Arts & Life

The original Twin Peaks series really was original — one of the most inventive, unprecedented, sometimes thrillingly unique TV series ever presented. David Lynch directed several episodes, including the very best ones: the mood-establishing pilot and the dreamy and nightmarish third episode with the Tibetan rock toss and the dancing, backwards-talking dwarf in the Red Room.

[It should be obvious, but there are loads of spoilers below from the first four episodes of Twin Peaks: The Return.]

In a year that has brought us some pretty trippy TV so far, Showtime's Twin Peaks revival has managed to uncork the weirdest, wildest, most unfathomable four hours of television I have seen this year on a major media outlet.

And for David Lynch fans, that's probably going to sound like heaven.

Dear Sugar Radio is a weekly podcast from member station WBUR. Hosts Steve Almond and Cheryl Strayed offer "radical empathy" and advice on everything from relationships and parenthood to dealing with drug problems or anxiety.

Today the Sugars are trying to help with an age-old dilemma. It's a choice between love and everything else.

Margot Sanchez has big dreams of fitting in at the new, expensive prep school her family has sacrificed to send her to. But it's summer and instead of going to the Hamptons with her rich, white friends, she's stuck working at her family's business in the Bronx.

Margot is the protagonist of Lilliam Rivera's new young adult novel, The Education of Margot Sanchez. Rivera explains that Margot is "being punished because she stole her father's credit card to charge some pants and clothes for herself, and her punishment is to work off her debts at her father's supermarket."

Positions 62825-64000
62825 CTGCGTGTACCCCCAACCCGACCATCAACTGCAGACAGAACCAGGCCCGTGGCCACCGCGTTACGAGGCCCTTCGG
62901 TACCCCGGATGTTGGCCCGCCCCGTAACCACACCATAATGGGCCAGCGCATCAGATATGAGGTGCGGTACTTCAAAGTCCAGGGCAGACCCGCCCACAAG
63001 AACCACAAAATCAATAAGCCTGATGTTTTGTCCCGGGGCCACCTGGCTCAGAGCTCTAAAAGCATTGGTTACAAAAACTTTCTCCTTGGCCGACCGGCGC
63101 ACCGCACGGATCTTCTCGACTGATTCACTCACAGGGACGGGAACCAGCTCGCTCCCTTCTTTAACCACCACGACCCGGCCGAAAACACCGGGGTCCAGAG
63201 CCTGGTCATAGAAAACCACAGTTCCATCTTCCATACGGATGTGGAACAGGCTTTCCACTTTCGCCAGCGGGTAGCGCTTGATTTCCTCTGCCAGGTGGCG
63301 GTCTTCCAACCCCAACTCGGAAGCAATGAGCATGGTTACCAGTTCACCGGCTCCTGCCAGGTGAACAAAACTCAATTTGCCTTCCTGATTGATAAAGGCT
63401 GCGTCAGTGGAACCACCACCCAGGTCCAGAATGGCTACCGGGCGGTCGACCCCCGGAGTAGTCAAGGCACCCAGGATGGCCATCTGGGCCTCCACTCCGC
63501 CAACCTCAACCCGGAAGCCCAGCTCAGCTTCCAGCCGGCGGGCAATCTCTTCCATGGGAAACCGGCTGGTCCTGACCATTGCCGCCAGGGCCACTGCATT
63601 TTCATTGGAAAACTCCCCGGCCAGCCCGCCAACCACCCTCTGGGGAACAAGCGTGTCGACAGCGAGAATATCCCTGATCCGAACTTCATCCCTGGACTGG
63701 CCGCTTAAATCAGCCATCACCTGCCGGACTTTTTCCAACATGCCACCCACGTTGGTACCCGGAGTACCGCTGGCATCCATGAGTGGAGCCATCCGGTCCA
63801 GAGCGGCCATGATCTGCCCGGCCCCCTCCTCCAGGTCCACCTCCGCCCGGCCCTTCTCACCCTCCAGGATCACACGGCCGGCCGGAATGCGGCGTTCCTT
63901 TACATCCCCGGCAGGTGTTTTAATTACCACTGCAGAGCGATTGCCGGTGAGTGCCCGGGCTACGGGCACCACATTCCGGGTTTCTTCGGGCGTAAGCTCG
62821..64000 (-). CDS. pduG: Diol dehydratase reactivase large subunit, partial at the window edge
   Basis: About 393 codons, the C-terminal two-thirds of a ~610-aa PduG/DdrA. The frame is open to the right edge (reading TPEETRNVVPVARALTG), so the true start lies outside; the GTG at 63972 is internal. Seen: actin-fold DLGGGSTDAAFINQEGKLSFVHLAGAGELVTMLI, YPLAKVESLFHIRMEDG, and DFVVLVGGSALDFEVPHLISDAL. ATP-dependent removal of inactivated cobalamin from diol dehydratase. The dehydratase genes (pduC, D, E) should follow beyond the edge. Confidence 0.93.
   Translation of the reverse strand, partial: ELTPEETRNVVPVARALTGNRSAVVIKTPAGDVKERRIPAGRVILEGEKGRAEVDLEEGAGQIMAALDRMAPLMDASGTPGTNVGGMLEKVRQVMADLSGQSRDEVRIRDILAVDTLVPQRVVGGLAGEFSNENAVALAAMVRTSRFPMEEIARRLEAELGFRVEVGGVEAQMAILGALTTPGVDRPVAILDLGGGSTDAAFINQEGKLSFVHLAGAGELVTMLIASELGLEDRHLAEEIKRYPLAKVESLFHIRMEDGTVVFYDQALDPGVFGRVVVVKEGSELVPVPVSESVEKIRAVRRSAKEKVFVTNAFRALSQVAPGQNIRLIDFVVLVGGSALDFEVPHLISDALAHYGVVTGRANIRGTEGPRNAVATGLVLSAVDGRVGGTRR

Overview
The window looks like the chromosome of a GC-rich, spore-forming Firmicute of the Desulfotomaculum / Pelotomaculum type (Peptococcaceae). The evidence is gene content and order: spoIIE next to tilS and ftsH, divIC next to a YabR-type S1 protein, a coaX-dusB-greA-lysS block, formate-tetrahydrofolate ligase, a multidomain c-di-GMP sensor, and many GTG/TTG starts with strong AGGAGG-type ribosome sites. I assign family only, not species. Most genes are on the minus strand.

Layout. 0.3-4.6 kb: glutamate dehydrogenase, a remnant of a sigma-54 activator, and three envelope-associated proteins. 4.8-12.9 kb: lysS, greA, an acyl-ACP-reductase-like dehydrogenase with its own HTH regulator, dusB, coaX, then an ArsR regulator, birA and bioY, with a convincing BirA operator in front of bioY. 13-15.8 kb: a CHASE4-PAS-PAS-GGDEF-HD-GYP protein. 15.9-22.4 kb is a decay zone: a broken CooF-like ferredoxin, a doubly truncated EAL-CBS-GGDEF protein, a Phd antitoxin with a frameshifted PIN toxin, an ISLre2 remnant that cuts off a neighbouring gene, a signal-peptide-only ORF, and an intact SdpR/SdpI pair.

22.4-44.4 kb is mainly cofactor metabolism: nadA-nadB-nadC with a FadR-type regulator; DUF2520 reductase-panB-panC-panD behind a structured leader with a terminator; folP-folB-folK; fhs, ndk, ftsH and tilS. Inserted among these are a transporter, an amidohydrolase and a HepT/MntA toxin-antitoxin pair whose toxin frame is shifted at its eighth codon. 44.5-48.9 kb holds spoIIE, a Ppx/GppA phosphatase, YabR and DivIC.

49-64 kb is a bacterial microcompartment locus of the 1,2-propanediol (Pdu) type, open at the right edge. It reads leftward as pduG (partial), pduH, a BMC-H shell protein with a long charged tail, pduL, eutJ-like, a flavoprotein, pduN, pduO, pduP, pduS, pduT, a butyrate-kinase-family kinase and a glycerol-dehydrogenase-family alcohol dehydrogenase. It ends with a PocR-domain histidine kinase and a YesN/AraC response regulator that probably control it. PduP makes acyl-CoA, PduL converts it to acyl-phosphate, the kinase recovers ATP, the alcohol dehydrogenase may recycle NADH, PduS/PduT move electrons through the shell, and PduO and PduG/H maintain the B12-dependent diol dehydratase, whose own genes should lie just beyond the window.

They're seemingly unavoidable on Instagram these days: photos of bright yellow egg yolks nestled in a fluffy bed of egg whites, like the sun framed by billowy clouds. They're called cloud eggs, and they're pretty enough to look like a taste of heaven ... which is probably why people are obsessively whipping them up and sharing their pictures on social media.

Yet the latest food fad du jour is actually a modern spin on a nearly 400-year-old recipe.

Is our hunger for the intrigues of the English Tudors never to be sated? A cursory search for books on Henry VIII yields over 9,000 titles. The cottage industry has outgrown its cottage and is on its way to filling up a castle. What's a determined author to do? Alison Weir's answer is to forge new approaches to time-worn situations by focusing on the women of the period. Her new historical novel, Anne Boleyn: A King's Obsession, represents a persuasive attempt to restore the humanity of a tragic, misrepresented figure, one of history's original nasty women.

When Feld Entertainment, owners of Ringling Bros., announced it's canceling the circus after nearly 150 years, it was one of the biggest victories yet for animal welfare activists.

How the circus treats it animals — especially elephants and big cats — has long been a focus for groups like the Humane Society of the U.S and People for the Ethical Treatment of Animals. They see it as part of a larger change going on in this country — about how Americans view animals and the way we treat them.